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700,000 Ukrainians do not have a telephone because of their low incomes

The lack of necessary financial resources to buy a telephone (in particular, a mobile phone) is one of the criteria for assessing poverty. Because of their low incomes, certain categories of Ukrainian consumers can’t afford using voice services.

According to the State Statistics Service, this figure is 1.7% of the population or about 700,000 people. For comparison, it is on average 0.3% of the population in the EU (for example, in Switzerland, Norway, France — 0%; in Greece and Italy — 0.3%, in Romania — 1.4%). Only in Bulgaria, the figure is higher than in Ukraine (2.5%).

The Green Paper “Voice Telecommunication Services Market” developed by BRDO’s ICT sector describes this issue.

The lack of access to voice communication (i.e. making a landline or mobile phone call) without the use of the Internet) today means that it is impossible to contact emergency services, including ambulance services or the National Health Service of Ukraine (NHSU) hotline, family members and friends, and there are difficulties in finding a job, and so on. In addition to enormous risks during the pandemic and quarantine, this leads to human loneliness and alienation.

The state provides citizens with the right to access voice services through price regulation and the provision of benefits to fixed-line subscribers. At the same time, fixed-line services (landline calls) are still more expensive than mobile ones.


In turn, the fixed-line market size is shrinking by an average of 7% each year. Since 2013, in Ukraine, the number of new fixed-line telephone connections has been decreasing much faster than in other countries. The use of fixed telephones has been declining since 2012, and we can expect a complete abandonment of this communication method.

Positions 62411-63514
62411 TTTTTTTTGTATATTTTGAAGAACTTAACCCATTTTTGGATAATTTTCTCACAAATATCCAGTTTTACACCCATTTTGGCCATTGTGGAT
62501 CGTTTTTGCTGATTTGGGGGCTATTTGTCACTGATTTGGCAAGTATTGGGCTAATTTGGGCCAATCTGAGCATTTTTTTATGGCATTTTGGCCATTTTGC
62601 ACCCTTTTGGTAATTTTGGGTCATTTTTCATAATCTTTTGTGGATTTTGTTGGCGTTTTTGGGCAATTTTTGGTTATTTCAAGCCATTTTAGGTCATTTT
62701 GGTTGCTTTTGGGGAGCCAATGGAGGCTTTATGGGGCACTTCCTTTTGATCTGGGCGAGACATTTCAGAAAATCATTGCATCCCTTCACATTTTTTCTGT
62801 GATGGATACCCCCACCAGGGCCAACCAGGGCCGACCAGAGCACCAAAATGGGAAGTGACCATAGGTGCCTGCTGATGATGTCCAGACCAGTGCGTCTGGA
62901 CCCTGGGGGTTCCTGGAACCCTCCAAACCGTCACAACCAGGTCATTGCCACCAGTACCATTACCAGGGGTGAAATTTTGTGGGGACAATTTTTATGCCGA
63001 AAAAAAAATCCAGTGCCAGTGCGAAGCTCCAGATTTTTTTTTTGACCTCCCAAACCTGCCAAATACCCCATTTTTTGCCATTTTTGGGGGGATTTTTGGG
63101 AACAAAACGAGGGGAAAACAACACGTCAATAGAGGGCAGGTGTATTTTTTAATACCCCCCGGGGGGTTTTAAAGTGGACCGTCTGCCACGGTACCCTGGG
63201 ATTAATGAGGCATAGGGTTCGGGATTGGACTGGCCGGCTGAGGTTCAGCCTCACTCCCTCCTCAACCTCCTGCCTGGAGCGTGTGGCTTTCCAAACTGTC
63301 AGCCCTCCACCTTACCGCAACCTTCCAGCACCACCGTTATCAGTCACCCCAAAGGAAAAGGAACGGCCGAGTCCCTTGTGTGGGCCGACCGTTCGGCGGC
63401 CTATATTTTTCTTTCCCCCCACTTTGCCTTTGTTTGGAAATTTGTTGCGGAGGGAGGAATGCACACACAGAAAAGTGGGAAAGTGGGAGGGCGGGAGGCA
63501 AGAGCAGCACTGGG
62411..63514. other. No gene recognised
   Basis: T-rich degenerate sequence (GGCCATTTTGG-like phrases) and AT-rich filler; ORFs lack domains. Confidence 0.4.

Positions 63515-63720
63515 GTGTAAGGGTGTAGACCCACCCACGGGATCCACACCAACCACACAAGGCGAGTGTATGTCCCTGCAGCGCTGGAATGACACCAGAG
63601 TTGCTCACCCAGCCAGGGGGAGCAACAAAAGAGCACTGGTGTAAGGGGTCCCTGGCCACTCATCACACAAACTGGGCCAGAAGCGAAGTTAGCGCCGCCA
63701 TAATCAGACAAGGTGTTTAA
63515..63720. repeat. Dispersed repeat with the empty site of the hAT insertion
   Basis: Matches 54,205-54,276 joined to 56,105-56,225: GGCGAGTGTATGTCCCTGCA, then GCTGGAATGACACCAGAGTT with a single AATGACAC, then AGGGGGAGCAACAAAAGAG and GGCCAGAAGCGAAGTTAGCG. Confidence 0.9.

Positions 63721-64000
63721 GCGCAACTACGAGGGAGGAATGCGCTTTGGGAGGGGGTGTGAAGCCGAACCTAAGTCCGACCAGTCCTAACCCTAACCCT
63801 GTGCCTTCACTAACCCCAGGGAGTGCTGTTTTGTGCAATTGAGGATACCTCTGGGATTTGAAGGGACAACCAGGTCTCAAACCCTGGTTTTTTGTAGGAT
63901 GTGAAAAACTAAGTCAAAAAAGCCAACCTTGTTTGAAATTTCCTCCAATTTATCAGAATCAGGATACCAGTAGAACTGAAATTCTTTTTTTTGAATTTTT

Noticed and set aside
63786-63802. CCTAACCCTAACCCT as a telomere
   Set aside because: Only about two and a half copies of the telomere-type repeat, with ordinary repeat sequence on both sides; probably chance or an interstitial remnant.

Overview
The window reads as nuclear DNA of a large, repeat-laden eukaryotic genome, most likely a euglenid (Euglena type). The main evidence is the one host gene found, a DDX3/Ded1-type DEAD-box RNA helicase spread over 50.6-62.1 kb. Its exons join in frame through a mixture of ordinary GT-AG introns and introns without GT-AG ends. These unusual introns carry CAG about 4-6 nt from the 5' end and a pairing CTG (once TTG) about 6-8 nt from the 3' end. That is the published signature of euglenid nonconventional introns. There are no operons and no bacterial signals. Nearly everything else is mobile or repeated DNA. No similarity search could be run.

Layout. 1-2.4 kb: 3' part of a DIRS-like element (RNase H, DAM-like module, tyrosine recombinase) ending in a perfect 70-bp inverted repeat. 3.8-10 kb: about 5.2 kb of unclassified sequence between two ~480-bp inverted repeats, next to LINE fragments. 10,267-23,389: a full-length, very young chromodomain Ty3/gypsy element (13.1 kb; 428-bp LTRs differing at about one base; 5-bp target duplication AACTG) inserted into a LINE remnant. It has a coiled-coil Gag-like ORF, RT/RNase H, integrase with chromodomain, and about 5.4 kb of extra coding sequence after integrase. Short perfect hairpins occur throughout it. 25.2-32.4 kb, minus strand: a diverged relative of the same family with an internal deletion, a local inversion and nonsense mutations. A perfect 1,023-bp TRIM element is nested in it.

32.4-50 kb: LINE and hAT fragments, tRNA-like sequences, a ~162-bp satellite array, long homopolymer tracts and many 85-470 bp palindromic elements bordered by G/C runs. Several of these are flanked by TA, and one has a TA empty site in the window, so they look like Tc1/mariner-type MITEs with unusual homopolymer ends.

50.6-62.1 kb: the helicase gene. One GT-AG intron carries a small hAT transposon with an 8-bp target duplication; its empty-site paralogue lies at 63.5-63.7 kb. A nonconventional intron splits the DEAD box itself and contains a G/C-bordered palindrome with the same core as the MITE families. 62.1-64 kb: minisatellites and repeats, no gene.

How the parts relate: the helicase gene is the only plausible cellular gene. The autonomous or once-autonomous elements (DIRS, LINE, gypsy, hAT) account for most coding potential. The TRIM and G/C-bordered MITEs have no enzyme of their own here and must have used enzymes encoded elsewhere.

The main problems of fixed-line communication are:

  • fall in demand caused by competition from mobile operators providing a wider range of services without restrictions on their location;
  • interruptions in the provision of services due to damaged telephone lines;
  • the state-regulated price for services does not cover the first cost;
  • expensive network construction and difficult implementation of new technologies due to outdated regulation.

At the same time, during 2010-2019, the Ukrainian mobile communications market volume increased from UAH 24 billion in 2010 to UAH 41.9 billion in 2019. Compared to 2018, the market grew by 19.7%.

Besides, 97% of subscribers are served by the largest Ukrainian mobile operators, such as Kyivstar, Vodafone Ukraine, and Lifecell.

However, the mobile industry also faces some problems, including:

  • expensive network construction caused by access to infrastructure and the need to obtain easements;
  • pension fee in the amount of 7.5% of the service price;
  • losses due to the regulation of international interconnect rates;
  • problems related to the radio frequency resource: lack of technical neutrality, low radiation standards, etc.

“State regulation of voice communications has been obsolete (both technologically and ideologically) now for decades. For example, the state still considers only fixed-line telephony as a universal service. The law regulates the prices for such communication services and guarantees certain benefits. At the same time, the state imposes a ‘wealth tax’ on mobile communications services, which are the main way of voice communication for Ukrainians. Thus, the affordability of such a popular service is reduced. In the Green Paper, we described the existing problems and ways to solve them,” Ihor Samokhodskyi, Head of the BRDO’s ICT sector, said.

Download the presentation to the Green Paper.